E.g., 06/23/2015
E.g., 06/23/2015

Country Resource - Ukraine

Ukraine

UA
  • Population......................................................................44,291,413 (July 2014 est.)
  • Population growth rate .............................................................-0.64% (2014 est.)
  • Birth rate.....................................................9.41 births/1,000 population (2014 est.)
  • Death rate................................................15.72 deaths/1,000 population (2014 est.)
  • Net migration rate...............................-0.06 migrant(s)/1,000 population (2014 est.)
  • Ethnic groups..................................Ukrainian 77.8%, Russian 17.3%, Belarusian 0.6%, Moldovan 0.5%, Crimean Tatar 0.5%, Bulgarian 0.4%, Hungarian 0.3%, Romanian 0.3%, Polish 0.3%, Jewish 0.2%, other 1.8% (2001 census)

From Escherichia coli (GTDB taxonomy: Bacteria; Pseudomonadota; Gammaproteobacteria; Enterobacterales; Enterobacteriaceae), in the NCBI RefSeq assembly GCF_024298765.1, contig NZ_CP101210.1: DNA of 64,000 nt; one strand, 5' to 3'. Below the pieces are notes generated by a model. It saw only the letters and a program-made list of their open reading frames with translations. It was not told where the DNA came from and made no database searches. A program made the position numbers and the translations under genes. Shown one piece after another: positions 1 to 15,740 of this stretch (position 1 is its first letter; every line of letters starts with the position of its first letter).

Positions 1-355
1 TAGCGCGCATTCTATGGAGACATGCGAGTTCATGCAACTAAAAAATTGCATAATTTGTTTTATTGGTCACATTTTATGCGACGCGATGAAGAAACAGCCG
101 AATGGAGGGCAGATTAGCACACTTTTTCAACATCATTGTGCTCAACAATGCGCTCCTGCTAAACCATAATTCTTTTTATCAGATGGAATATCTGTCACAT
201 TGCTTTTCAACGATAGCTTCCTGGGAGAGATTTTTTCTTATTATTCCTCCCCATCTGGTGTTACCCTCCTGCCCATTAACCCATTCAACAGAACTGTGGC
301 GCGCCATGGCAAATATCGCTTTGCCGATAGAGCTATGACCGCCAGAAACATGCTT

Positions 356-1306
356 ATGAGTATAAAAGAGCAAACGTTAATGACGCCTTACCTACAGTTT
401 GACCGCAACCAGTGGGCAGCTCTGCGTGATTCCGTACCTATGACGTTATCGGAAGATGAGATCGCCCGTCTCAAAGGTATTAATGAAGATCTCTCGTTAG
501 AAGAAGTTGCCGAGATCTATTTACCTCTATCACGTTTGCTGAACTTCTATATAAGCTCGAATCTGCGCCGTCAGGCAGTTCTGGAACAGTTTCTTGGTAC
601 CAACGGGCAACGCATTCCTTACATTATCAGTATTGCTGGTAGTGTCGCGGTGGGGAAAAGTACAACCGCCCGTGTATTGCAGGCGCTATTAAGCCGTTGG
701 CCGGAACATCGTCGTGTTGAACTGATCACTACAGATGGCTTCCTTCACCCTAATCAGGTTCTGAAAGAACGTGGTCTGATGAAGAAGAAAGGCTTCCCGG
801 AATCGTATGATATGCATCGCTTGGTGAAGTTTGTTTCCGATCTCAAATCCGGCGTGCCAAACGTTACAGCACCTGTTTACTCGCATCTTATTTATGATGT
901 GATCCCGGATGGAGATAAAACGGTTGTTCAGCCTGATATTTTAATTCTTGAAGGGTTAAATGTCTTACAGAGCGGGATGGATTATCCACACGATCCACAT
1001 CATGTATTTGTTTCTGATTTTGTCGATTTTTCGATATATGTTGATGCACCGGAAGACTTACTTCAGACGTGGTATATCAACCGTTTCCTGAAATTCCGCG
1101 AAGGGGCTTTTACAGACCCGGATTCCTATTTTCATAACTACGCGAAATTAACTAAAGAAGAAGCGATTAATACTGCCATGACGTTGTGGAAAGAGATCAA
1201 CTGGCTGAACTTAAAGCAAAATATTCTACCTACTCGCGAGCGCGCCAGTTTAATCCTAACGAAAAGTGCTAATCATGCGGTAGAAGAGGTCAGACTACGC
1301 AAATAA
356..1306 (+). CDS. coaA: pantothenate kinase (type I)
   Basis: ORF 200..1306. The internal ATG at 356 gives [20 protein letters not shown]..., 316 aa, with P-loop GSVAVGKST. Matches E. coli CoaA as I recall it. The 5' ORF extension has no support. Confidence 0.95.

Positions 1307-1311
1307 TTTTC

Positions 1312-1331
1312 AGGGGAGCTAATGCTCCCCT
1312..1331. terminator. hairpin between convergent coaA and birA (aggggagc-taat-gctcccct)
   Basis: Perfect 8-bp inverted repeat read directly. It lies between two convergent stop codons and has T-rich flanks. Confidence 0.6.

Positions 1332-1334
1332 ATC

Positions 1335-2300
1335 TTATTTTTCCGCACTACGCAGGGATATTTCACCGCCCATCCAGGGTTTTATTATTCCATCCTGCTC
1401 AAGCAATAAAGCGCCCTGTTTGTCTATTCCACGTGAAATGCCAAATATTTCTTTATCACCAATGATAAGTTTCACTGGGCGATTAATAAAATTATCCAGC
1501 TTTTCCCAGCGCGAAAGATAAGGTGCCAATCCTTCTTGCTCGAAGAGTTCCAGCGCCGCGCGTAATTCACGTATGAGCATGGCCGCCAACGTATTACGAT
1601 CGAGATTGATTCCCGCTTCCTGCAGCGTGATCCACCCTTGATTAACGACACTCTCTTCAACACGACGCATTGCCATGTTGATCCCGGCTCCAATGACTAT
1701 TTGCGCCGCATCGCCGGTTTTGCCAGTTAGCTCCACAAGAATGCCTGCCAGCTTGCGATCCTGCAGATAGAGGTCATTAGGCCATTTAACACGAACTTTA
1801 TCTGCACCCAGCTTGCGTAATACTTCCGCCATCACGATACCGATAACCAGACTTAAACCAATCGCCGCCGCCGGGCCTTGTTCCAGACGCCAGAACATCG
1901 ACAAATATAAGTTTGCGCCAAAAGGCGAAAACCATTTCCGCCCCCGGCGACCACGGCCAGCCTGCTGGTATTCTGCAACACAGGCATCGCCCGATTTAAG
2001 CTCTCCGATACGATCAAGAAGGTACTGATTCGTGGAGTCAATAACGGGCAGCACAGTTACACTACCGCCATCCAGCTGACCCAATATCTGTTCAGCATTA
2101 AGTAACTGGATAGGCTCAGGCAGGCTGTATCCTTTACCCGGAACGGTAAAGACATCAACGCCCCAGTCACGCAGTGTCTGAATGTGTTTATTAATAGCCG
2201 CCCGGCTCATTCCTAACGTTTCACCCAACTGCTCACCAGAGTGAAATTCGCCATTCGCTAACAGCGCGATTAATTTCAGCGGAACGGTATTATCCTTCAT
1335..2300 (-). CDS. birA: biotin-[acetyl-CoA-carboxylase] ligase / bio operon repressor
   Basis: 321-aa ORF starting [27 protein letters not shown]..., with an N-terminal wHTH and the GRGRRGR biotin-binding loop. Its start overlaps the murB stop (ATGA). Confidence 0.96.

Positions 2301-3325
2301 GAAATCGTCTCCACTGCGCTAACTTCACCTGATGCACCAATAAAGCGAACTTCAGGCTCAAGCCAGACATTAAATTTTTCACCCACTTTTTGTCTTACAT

CIA World Factbook

Since its independence in 1991, Ukraine has expanded immigration and emigration rights – but it has also become a neighbor of the expanded European Union, a crossroads for illegal migration, and fertile ground for human traffickers. Olena Malynovksa of the National Institute for International Security Problems in Kyiv reports.

Recent Activity

In Moldova, 100,000 children have been left behind by migrant parents; in Ukraine, there are 200,000 such children. The scale of labor migration and impact of remittances on both economies have prompted Moldova and Ukraine to work with the European Union and international organizations to develop policies addressing the welfare of left-behind children. This article examines research on the effects of parental migration on children and the policy environment.

The region encompassing Central and Eastern Europe as well as the former Soviet Union is the source of a sizeable share of international migrants today, yet many of these countries' development efforts do not benefit from strong diaspora ties.

Since its independence in 1991, Ukraine has expanded immigration and emigration rights – but it has also become a neighbor of the expanded European Union, a crossroads for illegal migration, and fertile ground for human traffickers. Olena Malynovksa of the National Institute for International Security Problems in Kyiv reports.